Beyond the Cure: The Children’s Oncology Group Uses Evidence and Clinical Trials to Study Late Effects in Childhood Cancer Survivors (C229)

coglogoChildhood cancer survivors are living longer than ever before, with overall survival rates exceeding 80%. As a result, survivors are living with chronic late health effects related to their curative treatments. Late effects may include second malignancies, endocrinopathies, cardiomyopathy, infertility, pulmonary function deficits, renal/ocular/auditory disorders, neurocognitive deficits, and metabolic syndrome.

Shaping the Future with Clinical Trials: Empowered Nurses a Key to their Success (C223)

coglogoIn pediatric oncology, clinical trials are conducted to improve survival rates, understand disease biology, and prevent and/or improve management of treatment-related acute and long-term side effects. The majority of children newly diagnosed with cancer in North America are treated on Children’s Oncology Group (COG) clinical trials. In the last 50 years, clinical trials in pediatric oncology have increased the overall 5-year survival rate from under 10% to over 80% today.

Livers, Kidneys, and Germ Cells – Oh My! Helping Nurses Understand the Children’s Oncology Group Approach to Unique Childhood Cancers (C217)

coglogoLiver, kidney (renal cell carcinoma), and germ cell tumors are rare cancer diagnoses in children and adolescents (Ward E., et al 2014). Enrollment on clinical trials is essential for the continued improvements in outcomes for children with cancer; however, uncommon childhood malignancies make the conduct of these trials a significant challenge (Czauderna P., et al 2016).

Navigating 131I-MIBG and CAR T 19, in COG trials ANBL1531 and AALL1721: Sharing Care and Strategies for Success (C205)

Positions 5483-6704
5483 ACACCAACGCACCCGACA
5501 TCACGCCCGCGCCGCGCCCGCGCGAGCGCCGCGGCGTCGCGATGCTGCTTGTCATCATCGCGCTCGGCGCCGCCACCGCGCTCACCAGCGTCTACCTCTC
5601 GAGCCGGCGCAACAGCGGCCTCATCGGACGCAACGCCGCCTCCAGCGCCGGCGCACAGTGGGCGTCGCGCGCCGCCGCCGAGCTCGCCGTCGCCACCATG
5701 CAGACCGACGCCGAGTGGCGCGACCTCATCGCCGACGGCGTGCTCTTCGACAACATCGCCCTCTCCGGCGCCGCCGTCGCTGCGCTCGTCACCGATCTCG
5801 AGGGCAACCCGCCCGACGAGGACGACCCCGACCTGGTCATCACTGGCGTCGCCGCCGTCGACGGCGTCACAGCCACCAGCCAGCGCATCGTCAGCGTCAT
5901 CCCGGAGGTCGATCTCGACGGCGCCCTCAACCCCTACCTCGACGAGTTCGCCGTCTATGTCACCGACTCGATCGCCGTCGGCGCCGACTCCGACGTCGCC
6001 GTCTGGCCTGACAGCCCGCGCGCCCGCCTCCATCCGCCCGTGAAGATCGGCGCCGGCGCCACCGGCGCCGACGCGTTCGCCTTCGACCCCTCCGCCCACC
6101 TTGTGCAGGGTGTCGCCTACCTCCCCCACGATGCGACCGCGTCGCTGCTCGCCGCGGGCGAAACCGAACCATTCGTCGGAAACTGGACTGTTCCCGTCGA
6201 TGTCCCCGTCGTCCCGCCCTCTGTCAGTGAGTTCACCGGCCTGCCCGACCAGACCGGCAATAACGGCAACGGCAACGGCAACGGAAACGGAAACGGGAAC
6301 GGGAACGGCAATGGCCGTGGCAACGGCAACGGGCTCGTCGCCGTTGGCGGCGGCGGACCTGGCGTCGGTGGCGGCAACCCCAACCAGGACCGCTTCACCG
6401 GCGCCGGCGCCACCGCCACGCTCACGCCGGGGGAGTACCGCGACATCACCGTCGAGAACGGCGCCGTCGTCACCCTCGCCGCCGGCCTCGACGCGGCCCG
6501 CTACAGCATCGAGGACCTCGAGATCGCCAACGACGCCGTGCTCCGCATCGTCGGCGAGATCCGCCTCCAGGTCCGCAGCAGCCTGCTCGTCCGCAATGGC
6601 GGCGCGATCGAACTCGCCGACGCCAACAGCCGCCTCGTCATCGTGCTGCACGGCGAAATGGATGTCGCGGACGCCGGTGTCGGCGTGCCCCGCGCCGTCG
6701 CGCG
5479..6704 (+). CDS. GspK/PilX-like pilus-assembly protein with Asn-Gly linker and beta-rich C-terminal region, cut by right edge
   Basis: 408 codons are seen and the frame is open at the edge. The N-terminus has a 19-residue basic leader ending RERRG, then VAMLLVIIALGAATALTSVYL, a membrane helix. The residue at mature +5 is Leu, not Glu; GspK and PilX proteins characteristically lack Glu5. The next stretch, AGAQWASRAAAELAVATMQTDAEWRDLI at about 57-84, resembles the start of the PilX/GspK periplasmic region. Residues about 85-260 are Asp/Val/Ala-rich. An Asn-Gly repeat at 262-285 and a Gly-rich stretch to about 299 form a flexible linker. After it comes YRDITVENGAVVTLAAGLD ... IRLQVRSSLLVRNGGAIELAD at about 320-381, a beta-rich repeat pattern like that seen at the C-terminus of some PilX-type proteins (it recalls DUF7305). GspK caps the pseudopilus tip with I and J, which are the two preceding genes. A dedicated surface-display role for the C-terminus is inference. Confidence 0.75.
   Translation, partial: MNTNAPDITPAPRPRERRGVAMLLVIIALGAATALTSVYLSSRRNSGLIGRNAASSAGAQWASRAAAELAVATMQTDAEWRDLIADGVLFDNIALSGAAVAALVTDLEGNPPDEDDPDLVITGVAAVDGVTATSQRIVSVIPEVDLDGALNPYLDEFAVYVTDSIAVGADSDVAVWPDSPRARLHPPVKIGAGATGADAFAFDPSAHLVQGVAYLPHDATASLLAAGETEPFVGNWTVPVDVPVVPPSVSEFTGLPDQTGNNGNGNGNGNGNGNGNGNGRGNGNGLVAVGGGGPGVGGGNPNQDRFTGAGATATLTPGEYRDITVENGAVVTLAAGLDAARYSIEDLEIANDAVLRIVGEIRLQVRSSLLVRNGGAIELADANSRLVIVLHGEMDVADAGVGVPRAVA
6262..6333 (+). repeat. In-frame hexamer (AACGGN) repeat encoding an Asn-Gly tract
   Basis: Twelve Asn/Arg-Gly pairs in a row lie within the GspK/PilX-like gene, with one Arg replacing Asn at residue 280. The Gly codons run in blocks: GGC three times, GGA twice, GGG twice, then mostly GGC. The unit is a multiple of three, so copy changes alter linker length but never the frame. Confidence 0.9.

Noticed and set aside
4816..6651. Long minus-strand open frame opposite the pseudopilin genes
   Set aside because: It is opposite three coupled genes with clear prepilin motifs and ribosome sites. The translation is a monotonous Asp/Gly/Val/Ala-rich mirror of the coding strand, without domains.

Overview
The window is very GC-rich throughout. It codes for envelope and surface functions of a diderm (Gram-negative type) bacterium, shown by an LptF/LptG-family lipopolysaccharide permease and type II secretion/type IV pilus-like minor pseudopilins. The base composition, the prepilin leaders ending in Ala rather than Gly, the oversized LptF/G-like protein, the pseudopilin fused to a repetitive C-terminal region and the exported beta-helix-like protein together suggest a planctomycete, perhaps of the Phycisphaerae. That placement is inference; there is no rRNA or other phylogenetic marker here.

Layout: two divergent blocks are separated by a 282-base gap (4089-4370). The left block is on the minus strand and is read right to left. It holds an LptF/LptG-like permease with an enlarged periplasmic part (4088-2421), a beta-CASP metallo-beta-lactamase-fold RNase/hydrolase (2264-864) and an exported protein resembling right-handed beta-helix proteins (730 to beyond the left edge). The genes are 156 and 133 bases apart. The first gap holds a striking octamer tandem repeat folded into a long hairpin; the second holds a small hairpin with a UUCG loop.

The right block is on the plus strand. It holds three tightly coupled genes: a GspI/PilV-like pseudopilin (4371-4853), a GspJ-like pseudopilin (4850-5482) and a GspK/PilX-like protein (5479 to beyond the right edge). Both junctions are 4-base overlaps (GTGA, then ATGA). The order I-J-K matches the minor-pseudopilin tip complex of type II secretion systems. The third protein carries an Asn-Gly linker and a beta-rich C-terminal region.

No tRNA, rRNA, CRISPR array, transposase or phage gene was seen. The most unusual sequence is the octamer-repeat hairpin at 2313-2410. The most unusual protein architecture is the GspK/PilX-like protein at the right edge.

coglogoThe Children’s Oncology Group (COG) is committed to improving outcomes for pediatric oncology patients with the high-risk disease through clinical trials. Despite tremendous advancements in pediatric oncology treatment, survival in two patient populations remains inferior. Patients with high-risk neuroblastoma have a projected 3-year event-free survival of 73% (Park et al., 2016), and patients with precursor B lineage acute lymphoblastic leukemia with positive minimal residual disease at the end of consolidation have a projected 5-year disease-free survival of 39% (Borowitz et al., 2015).

Town Hall: Innovative Education (TH12)

More informal in nature than our concurrent sessions, our Town Hall sessions give attendees the opportunity to engage in a lively discussion with industry experts covering the hottest topics in pediatric hematology/oncology. Attend this town hall to participate in discussions related to innovative education.

Town Hall: APN (TH11)

More informal in nature than our concurrent sessions, our Town Hall sessions give attendees the opportunity to engage in a lively discussion with industry experts covering the hottest topics in pediatric hematology/oncology. Attend this town hall to participate in discussions related to advanced practice nursing.

Town Hall: Outpatient Nursing (TH10)

More informal in nature than our concurrent sessions, our Town Hall sessions give attendees the opportunity to engage in a lively discussion with industry experts covering the hottest topics in pediatric hematology/oncology. Attend this town hall to participate in discussions related to outpatient nursing.

Town Hall: Inpatient Nursing (TH9)

More informal in nature than our concurrent sessions, our Town Hall sessions give attendees the opportunity to engage in a lively discussion with industry experts covering the hottest topics in pediatric hematology/oncology. Attend this town hall to participate in discussions related to inpatient nursing.

Town Hall: DNP & PhD Nurses (TH8)

More informal in nature than our concurrent sessions, our Town Hall sessions give attendees the opportunity to engage in a lively discussion with industry experts covering the hottest topics in pediatric hematology/oncology. Attend this town hall to participate in discussions on topics relevant to DNP & PhD nurses